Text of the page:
Really, utrend? Your jaw dropped clicking on a video of gymnasts doing *GASP* gymnastics? You know what might be “absolutely insane?” If this were a video of multi-headed intergalactic alien warriors performing those moves. Or if these gymnasts could lift the arena using only telekinesis.
And is our faith in humanity truly restored because a teenager gave food to a homeless man while being videotaped? Or because a man helped a disabled person or was just plain nice?
Really? Did you think we’d forget about the article we just read about that shooting? Or bombing? Or harassment? You truly believe our entire faith in humanity is completely restored because someone adopted a stray puppy?
I’m not saying you should be callous and unaffected by a heartwarming story, but let’s be reasonable about our level of positivity by way of over exaggeration.
Then there’s this Upworthy video and article that is titled: “These Workers Just Want Money and You Won’t Believe What They Did To Get Some”
I don’t know about you, but my mind immediately went to selling off internal organs or something equally elicit or drastic. Not that they created a web video where they lip synch to the song “Money (That’s What I Want),” because money, is in fact what they want. I totally believe that.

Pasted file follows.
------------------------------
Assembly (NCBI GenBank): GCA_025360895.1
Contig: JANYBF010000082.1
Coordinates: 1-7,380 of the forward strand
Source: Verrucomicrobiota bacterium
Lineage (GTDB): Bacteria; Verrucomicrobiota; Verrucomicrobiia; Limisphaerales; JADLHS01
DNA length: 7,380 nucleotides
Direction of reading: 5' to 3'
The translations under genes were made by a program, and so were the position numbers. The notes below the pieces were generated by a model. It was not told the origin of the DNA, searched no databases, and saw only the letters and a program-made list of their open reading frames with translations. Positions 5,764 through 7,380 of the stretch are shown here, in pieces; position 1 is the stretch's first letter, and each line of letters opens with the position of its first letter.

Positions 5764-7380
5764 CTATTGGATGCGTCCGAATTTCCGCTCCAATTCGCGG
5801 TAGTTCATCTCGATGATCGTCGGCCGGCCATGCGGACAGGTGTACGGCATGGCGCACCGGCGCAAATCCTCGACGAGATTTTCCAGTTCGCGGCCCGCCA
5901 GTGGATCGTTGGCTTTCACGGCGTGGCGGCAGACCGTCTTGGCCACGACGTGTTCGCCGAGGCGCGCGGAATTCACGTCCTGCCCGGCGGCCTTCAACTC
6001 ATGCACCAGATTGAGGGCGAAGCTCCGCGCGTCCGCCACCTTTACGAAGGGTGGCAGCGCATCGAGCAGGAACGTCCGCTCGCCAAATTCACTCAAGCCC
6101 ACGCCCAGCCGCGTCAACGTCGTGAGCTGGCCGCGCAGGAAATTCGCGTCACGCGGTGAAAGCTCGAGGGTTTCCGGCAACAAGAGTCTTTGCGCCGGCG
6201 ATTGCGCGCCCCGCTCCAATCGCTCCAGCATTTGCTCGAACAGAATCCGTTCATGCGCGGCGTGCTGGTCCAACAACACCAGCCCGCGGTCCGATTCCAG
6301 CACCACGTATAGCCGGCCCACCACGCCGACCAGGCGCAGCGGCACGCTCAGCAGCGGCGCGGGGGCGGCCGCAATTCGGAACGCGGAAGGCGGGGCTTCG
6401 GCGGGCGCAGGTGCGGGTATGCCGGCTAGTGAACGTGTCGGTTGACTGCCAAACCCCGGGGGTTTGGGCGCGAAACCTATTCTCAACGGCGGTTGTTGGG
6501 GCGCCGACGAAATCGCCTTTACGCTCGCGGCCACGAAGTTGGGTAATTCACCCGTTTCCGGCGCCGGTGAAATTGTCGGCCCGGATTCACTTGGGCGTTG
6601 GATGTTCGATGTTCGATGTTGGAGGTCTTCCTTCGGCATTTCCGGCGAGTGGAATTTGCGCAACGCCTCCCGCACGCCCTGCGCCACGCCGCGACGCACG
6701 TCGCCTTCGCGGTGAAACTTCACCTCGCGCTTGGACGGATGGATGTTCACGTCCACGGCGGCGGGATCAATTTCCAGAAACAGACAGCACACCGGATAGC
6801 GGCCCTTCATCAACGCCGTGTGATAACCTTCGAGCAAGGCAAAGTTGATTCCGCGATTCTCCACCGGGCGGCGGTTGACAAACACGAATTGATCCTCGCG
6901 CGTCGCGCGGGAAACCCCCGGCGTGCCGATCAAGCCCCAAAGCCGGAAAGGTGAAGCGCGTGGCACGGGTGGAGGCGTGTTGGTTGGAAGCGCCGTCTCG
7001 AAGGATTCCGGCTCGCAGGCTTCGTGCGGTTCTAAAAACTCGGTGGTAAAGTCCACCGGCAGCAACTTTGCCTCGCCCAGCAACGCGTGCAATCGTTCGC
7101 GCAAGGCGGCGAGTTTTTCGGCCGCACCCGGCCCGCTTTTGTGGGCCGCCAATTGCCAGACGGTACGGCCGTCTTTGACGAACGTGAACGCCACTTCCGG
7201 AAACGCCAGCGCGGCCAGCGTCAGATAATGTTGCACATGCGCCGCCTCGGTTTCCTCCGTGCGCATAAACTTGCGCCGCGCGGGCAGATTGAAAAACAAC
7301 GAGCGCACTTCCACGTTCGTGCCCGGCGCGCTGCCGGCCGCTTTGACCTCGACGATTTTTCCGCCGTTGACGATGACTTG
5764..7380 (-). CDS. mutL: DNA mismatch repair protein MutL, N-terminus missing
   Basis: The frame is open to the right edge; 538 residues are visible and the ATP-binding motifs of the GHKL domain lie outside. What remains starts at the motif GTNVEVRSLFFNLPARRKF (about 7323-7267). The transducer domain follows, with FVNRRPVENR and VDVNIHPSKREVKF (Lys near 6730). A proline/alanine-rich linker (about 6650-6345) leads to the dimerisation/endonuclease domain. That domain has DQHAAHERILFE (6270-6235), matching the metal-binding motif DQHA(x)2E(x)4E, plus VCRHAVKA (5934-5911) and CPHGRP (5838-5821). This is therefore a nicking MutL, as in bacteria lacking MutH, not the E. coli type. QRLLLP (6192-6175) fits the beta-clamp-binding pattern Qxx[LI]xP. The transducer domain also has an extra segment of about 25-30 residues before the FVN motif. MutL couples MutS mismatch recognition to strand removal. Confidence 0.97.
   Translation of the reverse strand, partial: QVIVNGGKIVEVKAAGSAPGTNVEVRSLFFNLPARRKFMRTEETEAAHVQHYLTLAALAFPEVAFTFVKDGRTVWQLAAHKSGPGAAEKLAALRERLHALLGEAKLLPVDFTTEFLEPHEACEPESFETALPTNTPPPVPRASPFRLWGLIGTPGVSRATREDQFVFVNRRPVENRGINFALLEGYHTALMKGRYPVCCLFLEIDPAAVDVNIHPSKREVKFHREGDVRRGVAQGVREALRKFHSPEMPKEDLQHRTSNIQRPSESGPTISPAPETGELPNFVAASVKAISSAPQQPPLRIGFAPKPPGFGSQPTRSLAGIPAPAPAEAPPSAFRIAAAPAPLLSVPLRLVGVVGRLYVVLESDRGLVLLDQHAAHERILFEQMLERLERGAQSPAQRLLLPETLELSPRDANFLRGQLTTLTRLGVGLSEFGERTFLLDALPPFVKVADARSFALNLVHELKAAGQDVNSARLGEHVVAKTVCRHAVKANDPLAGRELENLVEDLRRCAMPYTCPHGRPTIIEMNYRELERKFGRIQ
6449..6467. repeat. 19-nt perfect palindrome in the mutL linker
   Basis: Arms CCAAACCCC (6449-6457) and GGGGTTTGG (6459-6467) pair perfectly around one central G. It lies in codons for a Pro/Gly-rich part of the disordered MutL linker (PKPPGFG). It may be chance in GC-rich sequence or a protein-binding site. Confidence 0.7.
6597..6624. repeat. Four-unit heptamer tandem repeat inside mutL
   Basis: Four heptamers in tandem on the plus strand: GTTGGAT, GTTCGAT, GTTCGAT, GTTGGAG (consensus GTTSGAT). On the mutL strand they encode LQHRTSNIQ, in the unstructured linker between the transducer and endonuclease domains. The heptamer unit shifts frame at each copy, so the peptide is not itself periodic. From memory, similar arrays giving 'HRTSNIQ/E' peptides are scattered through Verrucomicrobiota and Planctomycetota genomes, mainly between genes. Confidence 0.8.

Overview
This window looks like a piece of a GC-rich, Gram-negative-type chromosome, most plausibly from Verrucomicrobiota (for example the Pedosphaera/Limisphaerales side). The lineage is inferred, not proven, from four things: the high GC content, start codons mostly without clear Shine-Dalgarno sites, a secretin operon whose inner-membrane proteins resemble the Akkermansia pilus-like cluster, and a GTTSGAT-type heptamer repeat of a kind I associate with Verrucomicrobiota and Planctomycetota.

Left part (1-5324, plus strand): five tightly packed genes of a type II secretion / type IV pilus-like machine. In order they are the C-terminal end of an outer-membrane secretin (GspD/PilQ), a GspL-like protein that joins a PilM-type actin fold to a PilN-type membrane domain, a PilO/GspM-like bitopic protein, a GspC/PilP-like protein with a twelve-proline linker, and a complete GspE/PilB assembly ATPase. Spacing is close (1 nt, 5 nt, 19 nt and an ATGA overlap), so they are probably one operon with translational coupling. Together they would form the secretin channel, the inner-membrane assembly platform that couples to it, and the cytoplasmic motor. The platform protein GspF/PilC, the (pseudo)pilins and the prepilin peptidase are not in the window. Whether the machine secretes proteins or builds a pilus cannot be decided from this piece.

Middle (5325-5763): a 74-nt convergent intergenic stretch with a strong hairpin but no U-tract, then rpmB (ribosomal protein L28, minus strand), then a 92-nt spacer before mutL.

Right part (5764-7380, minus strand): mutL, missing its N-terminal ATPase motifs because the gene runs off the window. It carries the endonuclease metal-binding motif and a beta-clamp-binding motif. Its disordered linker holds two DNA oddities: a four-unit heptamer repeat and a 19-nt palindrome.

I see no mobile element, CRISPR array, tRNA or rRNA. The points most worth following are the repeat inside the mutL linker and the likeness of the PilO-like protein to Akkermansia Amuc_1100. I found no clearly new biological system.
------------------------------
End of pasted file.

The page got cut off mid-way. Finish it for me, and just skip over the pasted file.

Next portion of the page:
3. Keep Your Bangorreah in Check
Bangorreah is the over use of exclamation marks. DON’T DO IT!!!!!!!!!!!!!!!!!!!!!!!!!!! I know you really want people to click on your article. I know that you are super excited to share your awesome prose. I know you want everyone else to fully grasp just how enthusiastic you are to share this piece of work. But please, in your headlines, keep the exclamation marks to an absolute minimum. Or better yet, avoid them completely. Please? Thank you.
Oh and while we’re at it, stay away from question marks too. It’s a great idea to ask a question within your piece as a Call To Action to encourage engagement within your online community.
However, in your headline, avoid punctuation. Try to stay away from commas and semicolons. Not even a period. Period.
I’m trying to prevent you from looking like a total amateur. You’re welcome. You’re a great writer. Truly you are. Go ahead, pat yourself on the back. I know you just want people to see your hard work. I get it. I’m often convinced that the only people who read my writing are my parents. But if you really want to expand your readership, don’t alienate them with clickbait manipulation. Sure, they may read through one piece, but will they come back?
Would you want to hang out with someone who duped, hoodwinked, and cheated you? If you said yes, I suppose I truthfully wouldn’t have believed what you said next. At the end of the day, encourage your readers to click-through but don’t be scheming about it.
Jessica Glassberg has written for The Screen Actors Guild Awards, Disney, and, for ten years, was the head writer of the 21-hour, Jerry Lewis MDA Telethon where she also performed five times. Additionally, “The History of the Joke with Lewis Black” on the History Channel featured Jessica’s comedic stylings and she currently produces and hosts a standup comedy showcase, “Laugh Drink Repeat,” and is a contributing writer for Kveller.com. To learn more about the author visit jessicaglassberg.com and follow her on twitter @JGlassberg.